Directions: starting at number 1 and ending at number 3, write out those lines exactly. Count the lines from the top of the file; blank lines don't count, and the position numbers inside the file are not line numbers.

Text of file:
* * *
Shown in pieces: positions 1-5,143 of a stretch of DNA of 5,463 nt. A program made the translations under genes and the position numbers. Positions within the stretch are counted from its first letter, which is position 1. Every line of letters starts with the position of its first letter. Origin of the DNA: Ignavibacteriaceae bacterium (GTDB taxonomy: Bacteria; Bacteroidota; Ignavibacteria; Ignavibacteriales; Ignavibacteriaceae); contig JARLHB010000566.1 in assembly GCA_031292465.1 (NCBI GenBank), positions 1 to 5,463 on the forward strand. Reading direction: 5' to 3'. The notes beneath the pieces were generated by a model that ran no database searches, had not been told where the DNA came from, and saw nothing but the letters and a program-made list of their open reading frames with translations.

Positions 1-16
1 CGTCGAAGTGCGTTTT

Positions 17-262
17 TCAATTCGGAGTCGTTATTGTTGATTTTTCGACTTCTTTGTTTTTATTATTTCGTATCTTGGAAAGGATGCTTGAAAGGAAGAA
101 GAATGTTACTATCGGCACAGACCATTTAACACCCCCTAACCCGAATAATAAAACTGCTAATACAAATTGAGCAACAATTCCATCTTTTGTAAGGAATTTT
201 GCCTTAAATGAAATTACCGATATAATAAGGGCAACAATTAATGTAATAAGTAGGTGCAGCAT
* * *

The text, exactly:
Shown in pieces: positions 1-5,143 of a stretch of DNA of 5,463 nt. A program made the translations under genes and the position numbers. Positions within the stretch are counted from its first letter, which is position 1. Every line of letters starts with the position of its first letter. Origin of the DNA: Ignavibacteriaceae bacterium (GTDB taxonomy: Bacteria; Bacteroidota; Ignavibacteria; Ignavibacteriales; Ignavibacteriaceae); contig JARLHB010000566.1 in assembly GCA_031292465.1 (NCBI GenBank), positions 1 to 5,463 on the forward strand. Reading direction: 5' to 3'. The notes beneath the pieces were generated by a model that ran no database searches, had not been told where the DNA came from, and saw nothing but the letters and a program-made list of their open reading frames with translations.

Positions 1-16
1 CGTCGAAGTGCGTTTT